Why is ice cream colder after you suck a mint?

Mints contain the chemical menthol, which binds to the TRP-M8 receptors in your skin that sense cold. The temperature doesn’t actually change; the menthol simply causes a false cold signal to be sent to your brain.

4th November 2013

Asked by: John Lewandowski, Hartlepool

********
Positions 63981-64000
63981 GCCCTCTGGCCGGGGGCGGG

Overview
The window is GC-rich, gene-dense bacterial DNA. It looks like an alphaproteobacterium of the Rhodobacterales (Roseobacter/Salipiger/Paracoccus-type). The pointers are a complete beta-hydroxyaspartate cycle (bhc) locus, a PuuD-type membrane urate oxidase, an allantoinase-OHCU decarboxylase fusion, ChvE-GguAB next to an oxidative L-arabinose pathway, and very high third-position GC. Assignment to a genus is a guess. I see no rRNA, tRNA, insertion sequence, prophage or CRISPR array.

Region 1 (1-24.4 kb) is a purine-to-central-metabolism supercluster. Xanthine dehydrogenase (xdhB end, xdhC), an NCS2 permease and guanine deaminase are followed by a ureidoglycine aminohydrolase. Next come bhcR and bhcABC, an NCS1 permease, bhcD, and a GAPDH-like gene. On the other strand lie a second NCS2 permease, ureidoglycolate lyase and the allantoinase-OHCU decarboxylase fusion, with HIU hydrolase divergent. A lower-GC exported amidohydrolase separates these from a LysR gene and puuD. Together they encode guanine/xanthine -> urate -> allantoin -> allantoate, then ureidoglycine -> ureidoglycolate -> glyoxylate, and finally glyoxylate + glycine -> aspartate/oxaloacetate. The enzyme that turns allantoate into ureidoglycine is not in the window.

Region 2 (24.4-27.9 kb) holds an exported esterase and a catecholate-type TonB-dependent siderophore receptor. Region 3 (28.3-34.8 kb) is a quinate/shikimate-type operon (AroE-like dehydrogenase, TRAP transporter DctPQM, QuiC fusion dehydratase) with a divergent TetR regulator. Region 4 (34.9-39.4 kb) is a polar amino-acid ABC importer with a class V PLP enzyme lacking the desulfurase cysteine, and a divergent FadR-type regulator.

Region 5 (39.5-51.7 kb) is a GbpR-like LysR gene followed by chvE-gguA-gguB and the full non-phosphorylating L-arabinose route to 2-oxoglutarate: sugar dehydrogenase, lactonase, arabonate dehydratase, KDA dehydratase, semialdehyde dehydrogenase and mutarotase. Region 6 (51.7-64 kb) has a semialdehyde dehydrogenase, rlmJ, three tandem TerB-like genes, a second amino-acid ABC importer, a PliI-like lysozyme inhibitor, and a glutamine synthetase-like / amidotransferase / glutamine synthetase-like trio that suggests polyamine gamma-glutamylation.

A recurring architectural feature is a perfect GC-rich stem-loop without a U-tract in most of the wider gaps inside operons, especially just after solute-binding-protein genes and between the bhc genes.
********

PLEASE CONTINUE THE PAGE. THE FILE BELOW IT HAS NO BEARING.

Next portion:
Mints contain the chemical menthol, which binds to the TRP-M8 receptors in your skin that sense cold. The temperature doesn’t actually change; the menthol simply causes a false cold signal to be sent to your brain. If you add something like ice cream that actually is cold, this just increases the number of cold receptors that are firing at once.

This is similar to the reaction caused by chilli, which is caused by the chemical capsaicin and binds to the TRP-V1 receptors for heat.